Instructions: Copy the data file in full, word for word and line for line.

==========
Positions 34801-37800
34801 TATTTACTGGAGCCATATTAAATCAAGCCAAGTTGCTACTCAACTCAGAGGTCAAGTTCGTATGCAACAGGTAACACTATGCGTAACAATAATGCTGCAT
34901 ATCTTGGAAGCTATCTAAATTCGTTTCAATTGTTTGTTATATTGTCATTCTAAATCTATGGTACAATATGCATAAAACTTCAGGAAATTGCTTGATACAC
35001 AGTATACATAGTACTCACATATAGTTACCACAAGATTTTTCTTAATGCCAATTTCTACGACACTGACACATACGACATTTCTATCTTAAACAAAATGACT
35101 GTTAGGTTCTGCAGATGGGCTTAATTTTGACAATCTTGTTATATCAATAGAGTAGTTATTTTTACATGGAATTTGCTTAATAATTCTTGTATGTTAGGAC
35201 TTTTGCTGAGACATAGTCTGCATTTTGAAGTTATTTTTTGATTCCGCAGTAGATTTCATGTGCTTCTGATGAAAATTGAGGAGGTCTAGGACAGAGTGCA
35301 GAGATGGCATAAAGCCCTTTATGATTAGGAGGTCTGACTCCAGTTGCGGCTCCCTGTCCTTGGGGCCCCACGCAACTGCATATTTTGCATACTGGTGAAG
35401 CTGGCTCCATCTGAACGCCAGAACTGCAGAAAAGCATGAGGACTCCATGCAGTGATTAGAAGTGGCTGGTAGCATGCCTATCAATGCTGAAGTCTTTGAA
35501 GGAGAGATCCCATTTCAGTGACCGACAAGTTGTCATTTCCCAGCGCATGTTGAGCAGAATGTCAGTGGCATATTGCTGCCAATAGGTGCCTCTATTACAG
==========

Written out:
Positions 34801-37800
34801 TATTTACTGGAGCCATATTAAATCAAGCCAAGTTGCTACTCAACTCAGAGGTCAAGTTCGTATGCAACAGGTAACACTATGCGTAACAATAATGCTGCAT
34901 ATCTTGGAAGCTATCTAAATTCGTTTCAATTGTTTGTTATATTGTCATTCTAAATCTATGGTACAATATGCATAAAACTTCAGGAAATTGCTTGATACAC
35001 AGTATACATAGTACTCACATATAGTTACCACAAGATTTTTCTTAATGCCAATTTCTACGACACTGACACATACGACATTTCTATCTTAAACAAAATGACT
35101 GTTAGGTTCTGCAGATGGGCTTAATTTTGACAATCTTGTTATATCAATAGAGTAGTTATTTTTACATGGAATTTGCTTAATAATTCTTGTATGTTAGGAC
35201 TTTTGCTGAGACATAGTCTGCATTTTGAAGTTATTTTTTGATTCCGCAGTAGATTTCATGTGCTTCTGATGAAAATTGAGGAGGTCTAGGACAGAGTGCA
35301 GAGATGGCATAAAGCCCTTTATGATTAGGAGGTCTGACTCCAGTTGCGGCTCCCTGTCCTTGGGGCCCCACGCAACTGCATATTTTGCATACTGGTGAAG
35401 CTGGCTCCATCTGAACGCCAGAACTGCAGAAAAGCATGAGGACTCCATGCAGTGATTAGAAGTGGCTGGTAGCATGCCTATCAATGCTGAAGTCTTTGAA
35501 GGAGAGATCCCATTTCAGTGACCGACAAGTTGTCATTTCCCAGCGCATGTTGAGCAGAATGTCAGTGGCATATTGCTGCCAATAGGTGCCTCTATTACAG